M and I drove down to South Norfolk today to see L&F who are over from Belgium with their 10-week-old daughter, B. Cue broodiness, from me, as always when babies are involved (though I can never quite understand it, because I honestly couldn’t do with nights interrupted by crying babies, and never have been able to deal with them to the extent that I very rarely woke up when any of our cried – that could be the reason I worry about them endlessly now, to the extreme that I have sleepless nights because of it). It was so lovely to see the three of them, to hold B, to see M hold B, to see how first-time parenthood is affecting our young friends, how it takes the edges of people, even if those edges hadn’t been very sharp to begin with. It did make me feel extremely old, I must admit, a touch closer to the end of the road of useful ness, a bit nearer the generation I had always never wanted to be a part of, a generation that of course we all end up joining, because time, biology, the universe, transience.
Although it’s still summer, strictly speaking – I ignore meteorologists because I think it’s lazy to divide the year into its four seasons by convenient months rather than going by the age-old solstices and equinoxes – the cold has taken me (and M) by surprise. We were saying last night how we’ve suddenly been reminded of how much we hate the cold, how much it weighs on our moods and motivations. In short, it’s vile, and another reason to aim for this dream we have of moving to Agios Nikolaos when we retire or can afford it, although there are many mountains to climb before then. The serious side of this of course is that literally (and I am using that word in its true meaning) hundreds of thousand, if not millions, of people, face the prospect of being very cold this winter because of the greed of the energy companies, because of the unwillingness of this government (which is pandering to the monarchy, its bed fellow, as we speak) to take care of the people of this country, the unwillingness of the government to renationalise national utilities which should be owned by the public, the refusal of this government to impose huge taxes on the profits of the energy companies (and any other large private enterprise you may wish to mention). I find it hard to be cheerful and optimistic in the face of this reality, and the perpetual gaslighting of the British public by the Establishment, because that is exactly what we are living through right now.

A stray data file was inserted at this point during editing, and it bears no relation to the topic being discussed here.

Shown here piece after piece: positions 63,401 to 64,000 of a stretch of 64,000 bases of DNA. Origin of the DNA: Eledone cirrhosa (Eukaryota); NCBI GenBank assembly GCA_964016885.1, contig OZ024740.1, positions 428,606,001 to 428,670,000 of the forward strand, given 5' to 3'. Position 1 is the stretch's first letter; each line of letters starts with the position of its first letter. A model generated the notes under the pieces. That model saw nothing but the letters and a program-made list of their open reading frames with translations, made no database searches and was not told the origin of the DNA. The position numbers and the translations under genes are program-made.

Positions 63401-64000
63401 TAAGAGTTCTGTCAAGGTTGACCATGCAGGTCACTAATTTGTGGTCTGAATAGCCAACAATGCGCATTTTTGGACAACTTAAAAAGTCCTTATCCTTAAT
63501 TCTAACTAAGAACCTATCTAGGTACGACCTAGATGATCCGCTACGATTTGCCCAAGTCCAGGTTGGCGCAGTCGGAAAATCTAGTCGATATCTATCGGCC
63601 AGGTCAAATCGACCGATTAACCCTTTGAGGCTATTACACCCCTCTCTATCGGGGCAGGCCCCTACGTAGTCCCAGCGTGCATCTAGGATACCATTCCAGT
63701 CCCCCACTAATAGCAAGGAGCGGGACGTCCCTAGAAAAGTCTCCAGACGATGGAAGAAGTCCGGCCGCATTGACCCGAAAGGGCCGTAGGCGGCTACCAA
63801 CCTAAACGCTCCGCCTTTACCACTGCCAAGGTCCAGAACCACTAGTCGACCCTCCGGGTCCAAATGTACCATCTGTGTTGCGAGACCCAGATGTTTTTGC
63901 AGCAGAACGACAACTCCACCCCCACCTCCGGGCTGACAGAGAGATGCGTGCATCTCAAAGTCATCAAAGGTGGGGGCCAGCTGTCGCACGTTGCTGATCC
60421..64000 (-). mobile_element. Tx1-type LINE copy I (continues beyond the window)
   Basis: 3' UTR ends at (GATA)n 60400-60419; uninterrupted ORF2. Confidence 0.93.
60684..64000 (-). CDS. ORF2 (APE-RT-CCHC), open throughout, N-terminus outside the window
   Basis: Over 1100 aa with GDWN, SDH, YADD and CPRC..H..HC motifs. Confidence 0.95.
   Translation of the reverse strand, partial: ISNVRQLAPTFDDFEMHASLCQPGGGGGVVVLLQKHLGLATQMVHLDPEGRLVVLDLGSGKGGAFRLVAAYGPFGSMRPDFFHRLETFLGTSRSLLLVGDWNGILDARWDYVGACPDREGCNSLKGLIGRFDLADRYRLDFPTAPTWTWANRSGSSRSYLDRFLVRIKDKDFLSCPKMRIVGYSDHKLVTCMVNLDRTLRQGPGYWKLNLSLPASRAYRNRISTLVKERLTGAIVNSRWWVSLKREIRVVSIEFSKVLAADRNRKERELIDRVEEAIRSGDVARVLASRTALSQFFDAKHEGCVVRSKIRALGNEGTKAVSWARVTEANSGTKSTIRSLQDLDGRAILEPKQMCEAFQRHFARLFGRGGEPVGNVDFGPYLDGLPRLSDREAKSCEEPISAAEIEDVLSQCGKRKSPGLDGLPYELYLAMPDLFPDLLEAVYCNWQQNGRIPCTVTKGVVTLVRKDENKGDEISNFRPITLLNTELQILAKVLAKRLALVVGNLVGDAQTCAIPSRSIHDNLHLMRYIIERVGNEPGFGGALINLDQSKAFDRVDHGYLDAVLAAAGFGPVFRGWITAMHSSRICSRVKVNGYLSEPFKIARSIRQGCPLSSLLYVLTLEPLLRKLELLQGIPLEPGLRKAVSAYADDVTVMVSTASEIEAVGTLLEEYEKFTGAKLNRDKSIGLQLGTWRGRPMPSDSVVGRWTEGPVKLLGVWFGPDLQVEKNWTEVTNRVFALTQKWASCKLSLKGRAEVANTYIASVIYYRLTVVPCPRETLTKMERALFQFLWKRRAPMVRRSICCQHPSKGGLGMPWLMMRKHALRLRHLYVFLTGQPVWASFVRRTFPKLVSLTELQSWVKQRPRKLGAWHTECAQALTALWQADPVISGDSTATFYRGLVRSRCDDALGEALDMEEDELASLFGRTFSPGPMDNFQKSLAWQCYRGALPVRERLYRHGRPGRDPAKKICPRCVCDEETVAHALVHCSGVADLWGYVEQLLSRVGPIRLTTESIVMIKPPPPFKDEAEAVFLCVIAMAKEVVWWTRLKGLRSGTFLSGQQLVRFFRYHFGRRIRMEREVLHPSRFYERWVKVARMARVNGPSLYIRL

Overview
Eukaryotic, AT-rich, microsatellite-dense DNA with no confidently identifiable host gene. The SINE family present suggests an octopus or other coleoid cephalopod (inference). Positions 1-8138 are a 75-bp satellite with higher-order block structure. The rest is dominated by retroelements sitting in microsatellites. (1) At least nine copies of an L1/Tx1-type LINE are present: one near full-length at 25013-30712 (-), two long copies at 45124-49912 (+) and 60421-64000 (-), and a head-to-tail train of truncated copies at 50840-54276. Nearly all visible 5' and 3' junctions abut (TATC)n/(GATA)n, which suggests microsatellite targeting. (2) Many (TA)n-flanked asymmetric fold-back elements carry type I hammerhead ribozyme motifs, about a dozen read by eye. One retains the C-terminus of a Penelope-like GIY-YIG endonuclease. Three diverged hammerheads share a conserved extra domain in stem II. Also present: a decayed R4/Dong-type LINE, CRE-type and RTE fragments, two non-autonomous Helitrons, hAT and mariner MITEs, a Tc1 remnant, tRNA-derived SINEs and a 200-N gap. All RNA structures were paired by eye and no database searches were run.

But, I reflect now, in the darkness, on L&F&B, on the beauty of seeing their family life blossom, and rejoice in the fact that new beginnings are possible. They are always possible. We just need to be able to see them, and see beyond everything and everyone who would deny us happiness.
AGGIE’S ART OF HAPPINESS – CHAPTER 213